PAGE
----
WePay has increased its addressable market in the small-business sector by about 600,000 through a partnership with e-marketing and website design provider Constant Contact.

"It's a really important move for us. It's a marquee client in the small business category, which has always been our area of expertise," says Bill Clerico, WePay's CEO.

Constant Contact provides information, listing and content management products for small businesses. These include email newsletters and announcements of sales and specials; local offers and promotions, online events and registrations, and feedback and surveys. The company also offers marketing and Web design services.

Constant Contact has partnerships with social networks, merchant Web marketing sites and search engines such as Yahoo, Yelp, Facebook and Foursquare.

"There are hundreds of thousands of small businesses on their platform that we can help accept payments," Clerico says.

Constant Contact charges monthly fees ranging from $20 to $195 based on the package of services that its merchants use. WePay's fees are 2.9% plus $0.30 for credit card payments.

WePay, which recently changed is strategy to focus on working with third-party developers through its application programming interface (API), says this change has been successful so far.

The private payments company is on track to triple its revenue in 2014, and recorded 51% growth from the fourth quarter 2013 to the first quarter 2014, it says in a May 20 release.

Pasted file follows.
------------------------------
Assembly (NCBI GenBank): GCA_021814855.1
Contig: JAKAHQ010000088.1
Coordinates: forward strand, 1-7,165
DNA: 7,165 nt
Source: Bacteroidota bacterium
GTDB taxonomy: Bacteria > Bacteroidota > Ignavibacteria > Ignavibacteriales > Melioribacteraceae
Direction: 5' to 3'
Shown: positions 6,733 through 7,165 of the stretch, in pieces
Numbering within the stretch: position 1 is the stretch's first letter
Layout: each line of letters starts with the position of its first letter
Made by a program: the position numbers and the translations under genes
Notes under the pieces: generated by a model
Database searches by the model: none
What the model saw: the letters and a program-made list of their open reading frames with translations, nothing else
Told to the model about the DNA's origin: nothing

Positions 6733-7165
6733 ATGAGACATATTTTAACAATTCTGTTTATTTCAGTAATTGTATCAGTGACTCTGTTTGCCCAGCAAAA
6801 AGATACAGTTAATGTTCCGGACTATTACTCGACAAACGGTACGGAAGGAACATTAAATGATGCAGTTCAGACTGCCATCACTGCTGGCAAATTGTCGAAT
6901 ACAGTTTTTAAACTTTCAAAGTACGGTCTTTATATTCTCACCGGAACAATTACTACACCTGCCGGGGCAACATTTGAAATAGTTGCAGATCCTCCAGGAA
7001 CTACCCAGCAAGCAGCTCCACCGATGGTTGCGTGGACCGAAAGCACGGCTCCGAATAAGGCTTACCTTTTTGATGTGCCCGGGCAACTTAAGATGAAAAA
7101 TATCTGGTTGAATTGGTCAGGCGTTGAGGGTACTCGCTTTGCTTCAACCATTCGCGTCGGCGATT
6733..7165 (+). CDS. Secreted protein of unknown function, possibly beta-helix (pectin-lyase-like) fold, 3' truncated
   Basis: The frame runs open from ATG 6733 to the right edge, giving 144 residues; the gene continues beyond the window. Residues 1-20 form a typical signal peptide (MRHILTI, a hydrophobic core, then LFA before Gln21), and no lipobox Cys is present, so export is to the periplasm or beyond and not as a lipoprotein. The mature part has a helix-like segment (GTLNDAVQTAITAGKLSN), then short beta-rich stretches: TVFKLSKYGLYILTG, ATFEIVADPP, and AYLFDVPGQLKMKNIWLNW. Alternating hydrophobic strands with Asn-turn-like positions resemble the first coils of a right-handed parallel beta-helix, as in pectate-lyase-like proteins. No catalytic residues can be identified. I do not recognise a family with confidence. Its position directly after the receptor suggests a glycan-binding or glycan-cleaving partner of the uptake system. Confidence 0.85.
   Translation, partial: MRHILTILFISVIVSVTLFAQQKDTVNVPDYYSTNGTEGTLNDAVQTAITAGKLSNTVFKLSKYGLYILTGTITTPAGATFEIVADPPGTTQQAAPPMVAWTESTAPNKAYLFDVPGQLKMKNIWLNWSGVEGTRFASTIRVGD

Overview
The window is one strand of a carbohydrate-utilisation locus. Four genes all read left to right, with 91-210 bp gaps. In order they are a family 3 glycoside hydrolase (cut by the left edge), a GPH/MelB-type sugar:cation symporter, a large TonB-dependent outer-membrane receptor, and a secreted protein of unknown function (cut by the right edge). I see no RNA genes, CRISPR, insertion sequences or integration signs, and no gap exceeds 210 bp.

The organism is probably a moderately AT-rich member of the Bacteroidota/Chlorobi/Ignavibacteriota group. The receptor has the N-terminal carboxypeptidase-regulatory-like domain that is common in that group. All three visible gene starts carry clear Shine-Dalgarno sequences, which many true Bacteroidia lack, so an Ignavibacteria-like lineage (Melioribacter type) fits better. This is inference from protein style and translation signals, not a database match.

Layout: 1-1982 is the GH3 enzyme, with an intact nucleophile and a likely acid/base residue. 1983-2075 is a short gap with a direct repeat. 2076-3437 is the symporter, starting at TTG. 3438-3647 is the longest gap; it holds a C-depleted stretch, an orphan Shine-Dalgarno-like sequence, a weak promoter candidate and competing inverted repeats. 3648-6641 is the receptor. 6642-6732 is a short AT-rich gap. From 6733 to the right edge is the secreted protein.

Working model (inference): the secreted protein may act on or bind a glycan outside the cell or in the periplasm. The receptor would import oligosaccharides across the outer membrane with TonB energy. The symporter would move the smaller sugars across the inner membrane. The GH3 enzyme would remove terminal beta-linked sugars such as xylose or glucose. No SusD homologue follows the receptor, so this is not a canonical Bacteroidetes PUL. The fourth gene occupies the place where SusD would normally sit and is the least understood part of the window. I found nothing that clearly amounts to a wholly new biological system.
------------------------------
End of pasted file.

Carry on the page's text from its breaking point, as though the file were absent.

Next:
"It's a validation of our strategy. We've had a tremendous amount of growth by focusing on our API strategy," Clerico says.

The company is also averaging 35% in monthly growth in its crowdfunding-specific processes and powers eight of the largest crowdfunding platforms. WePay has, however, faced some recent negative publicity over its decision to shut down an adult film actress' crowdfunding campaign over a violation of its terms of service. The actress, Eden Alexander, was raising funds for medical treatment, but violated the terms when she retweeted an offer of nude photos in exchange for donations.

The API model is gaining steam among payment companies, including Stripe and Dwolla. PayPal is also using its acquisition of Braintree to boost its profile in the developer community.

"The API model is clearly the hottest play in payments at the moment as evidenced by the rapid growth and strong valuations of companies like Stripe and Braintree," says Rick Oglesby, a senior analyst and consultant at Double Diamond Group. "WePay is riding wave as well. Coupled with online marketplaces that aggregate volume such as eBay, Amazon, iTunes, GiveForward and many others that provide mass distribution, there's an opportunity for payment solutions to go 'viral.'"

 

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